The thing about a video game is that, unlike a classic film or song, certain portions of it age differently.
From Capcom, box art
From buymusichere.net, cover art
From hotmoviesale, box art
From gog.com, banner of website
In video games, these two dual standards of technology and newness can be seen in many popular remakes. Metroid: Zero Mission or the Resident Evil remake for the Gamecube do a good job of fulfilling both the importance of improving the visuals but also making sure that this makes the game new in its own way. They are graphically superior, deviate from the original game at certain points, and their designs have been overhauled to fit modern sensibilities. That’s the third element that a video game must contend with in a remake: the design itself. Zero Mission features a guide system for its map to make things easier and uses controls that differ from the original NES version to accommodate the Gameboy Advance. Resident Evil for the Gamecube improves its script, voice acting, and pacing to create a superior retelling of the original experience. A kombo article outlining their Top Ten Remakes argues similar merits. The Prince of Persia remake is basically the same game but with better graphics, time trials, and way points. Tomb Raider Anniversary has superior graphics, better movement controls, and yet recreates many of the old levels while adding new ones. All of the originals were good games in their time but our expectations for what video game experiences should be like has changed significantly since then. The thing about a video game is that unlike a classic film or song, certain portions of it age differently. No one is particularly keen on playing a game with archaic movement controls because developers have perfected moving in 3-D environments. It’s just a trial and error process to go from using a D-pad to get around in Tomb Raider to moving via dual-anlaog. Aesthetic or plot differences can make a video game remake necessary like a film or song, but they also have to factor in someone being unused to the design. It’s not just not thinking that they’re pretty enough that becomes an issue; it’s that younger audiences might not even understand how to play it.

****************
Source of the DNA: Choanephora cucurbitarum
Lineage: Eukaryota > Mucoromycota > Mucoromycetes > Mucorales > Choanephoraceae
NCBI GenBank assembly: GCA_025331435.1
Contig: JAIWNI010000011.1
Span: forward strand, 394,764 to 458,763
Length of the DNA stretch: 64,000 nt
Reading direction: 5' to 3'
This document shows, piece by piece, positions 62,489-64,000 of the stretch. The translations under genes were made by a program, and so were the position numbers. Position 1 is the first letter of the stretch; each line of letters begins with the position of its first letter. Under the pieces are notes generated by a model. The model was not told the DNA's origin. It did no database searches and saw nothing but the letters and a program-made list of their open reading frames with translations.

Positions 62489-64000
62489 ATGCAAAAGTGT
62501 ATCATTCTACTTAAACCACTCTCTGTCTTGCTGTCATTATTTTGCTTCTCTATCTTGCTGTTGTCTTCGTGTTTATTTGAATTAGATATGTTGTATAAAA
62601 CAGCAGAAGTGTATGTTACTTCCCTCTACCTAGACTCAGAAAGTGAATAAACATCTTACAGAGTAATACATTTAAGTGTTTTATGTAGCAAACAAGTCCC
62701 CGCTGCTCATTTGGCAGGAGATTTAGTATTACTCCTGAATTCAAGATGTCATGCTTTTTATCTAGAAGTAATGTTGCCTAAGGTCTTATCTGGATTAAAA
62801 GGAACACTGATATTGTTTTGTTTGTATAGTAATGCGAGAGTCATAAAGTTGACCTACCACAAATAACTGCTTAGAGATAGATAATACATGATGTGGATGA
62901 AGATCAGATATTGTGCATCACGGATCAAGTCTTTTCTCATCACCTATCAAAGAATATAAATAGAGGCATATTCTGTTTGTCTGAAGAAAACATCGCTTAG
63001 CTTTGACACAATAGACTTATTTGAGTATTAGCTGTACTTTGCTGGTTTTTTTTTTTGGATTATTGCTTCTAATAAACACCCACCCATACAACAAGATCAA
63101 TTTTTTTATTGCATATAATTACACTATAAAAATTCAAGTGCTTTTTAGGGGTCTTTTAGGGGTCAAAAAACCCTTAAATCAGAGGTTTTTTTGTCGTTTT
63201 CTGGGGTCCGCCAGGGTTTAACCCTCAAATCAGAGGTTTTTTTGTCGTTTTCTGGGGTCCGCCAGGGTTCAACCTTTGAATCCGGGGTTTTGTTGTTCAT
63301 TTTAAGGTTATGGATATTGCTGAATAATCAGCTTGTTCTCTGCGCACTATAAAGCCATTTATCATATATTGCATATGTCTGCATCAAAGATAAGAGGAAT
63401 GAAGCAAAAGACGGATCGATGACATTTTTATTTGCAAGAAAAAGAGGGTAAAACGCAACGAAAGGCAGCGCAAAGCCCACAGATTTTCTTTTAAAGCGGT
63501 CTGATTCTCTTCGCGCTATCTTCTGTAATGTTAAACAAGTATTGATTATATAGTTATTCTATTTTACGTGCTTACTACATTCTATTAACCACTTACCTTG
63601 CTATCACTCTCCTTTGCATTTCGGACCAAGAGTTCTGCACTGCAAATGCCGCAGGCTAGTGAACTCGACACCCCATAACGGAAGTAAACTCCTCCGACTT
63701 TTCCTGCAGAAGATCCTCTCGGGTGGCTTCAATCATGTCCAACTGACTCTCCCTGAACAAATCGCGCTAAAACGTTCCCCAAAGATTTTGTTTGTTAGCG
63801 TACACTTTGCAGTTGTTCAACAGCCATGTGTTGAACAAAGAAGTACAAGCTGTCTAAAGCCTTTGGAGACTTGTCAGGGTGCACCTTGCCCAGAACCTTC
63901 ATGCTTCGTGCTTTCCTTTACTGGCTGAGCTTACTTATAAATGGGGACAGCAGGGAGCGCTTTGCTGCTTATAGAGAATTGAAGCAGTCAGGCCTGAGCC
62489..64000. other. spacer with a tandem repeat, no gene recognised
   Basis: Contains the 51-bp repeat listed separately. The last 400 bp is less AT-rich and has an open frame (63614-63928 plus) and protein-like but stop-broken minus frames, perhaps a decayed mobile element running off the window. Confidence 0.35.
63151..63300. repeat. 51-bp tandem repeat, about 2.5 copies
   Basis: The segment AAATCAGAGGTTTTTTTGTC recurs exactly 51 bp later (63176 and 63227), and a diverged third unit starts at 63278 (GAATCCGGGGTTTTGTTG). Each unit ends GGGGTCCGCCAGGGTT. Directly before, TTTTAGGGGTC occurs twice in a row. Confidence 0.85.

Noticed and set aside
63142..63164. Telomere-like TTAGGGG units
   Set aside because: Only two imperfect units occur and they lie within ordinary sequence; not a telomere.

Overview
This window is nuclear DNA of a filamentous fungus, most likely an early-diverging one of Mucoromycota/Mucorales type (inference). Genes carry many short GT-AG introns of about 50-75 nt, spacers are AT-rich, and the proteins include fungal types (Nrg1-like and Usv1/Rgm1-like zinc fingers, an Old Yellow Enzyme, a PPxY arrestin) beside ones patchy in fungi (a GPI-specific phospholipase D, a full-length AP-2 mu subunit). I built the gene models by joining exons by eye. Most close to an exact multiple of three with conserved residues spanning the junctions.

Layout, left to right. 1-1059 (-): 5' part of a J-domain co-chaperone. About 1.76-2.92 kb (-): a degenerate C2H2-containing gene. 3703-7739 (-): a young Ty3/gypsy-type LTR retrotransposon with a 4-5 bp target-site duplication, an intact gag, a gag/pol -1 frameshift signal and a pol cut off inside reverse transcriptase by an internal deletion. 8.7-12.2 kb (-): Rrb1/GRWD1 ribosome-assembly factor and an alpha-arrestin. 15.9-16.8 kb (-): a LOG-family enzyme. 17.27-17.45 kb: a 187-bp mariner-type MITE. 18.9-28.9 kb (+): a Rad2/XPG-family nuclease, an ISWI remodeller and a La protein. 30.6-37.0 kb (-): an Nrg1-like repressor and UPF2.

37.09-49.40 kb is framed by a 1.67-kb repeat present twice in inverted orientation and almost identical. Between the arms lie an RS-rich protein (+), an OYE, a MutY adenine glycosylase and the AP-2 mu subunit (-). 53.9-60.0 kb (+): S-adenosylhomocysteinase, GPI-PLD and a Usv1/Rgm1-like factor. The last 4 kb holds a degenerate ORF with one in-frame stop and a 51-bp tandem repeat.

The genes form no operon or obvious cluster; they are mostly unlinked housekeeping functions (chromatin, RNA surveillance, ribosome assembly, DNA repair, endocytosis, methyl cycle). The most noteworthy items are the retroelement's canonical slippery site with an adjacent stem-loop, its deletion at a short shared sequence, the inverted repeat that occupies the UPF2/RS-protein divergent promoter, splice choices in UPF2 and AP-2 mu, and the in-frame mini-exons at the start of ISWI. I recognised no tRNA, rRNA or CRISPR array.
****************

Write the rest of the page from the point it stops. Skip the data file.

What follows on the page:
From monsterlandtoys.com, movie poster
Depending on how cynical you want to be about this topic, it can be argued that everything is just a remake of some other story, game, or song. Gears of War is just Space Invaders in 3-D. The Star Trek remake is just The Iliad in space. Every advance that is celebrated in popular culture is a product of something original being built on top of something familiar. A remake is just being honest about its origins.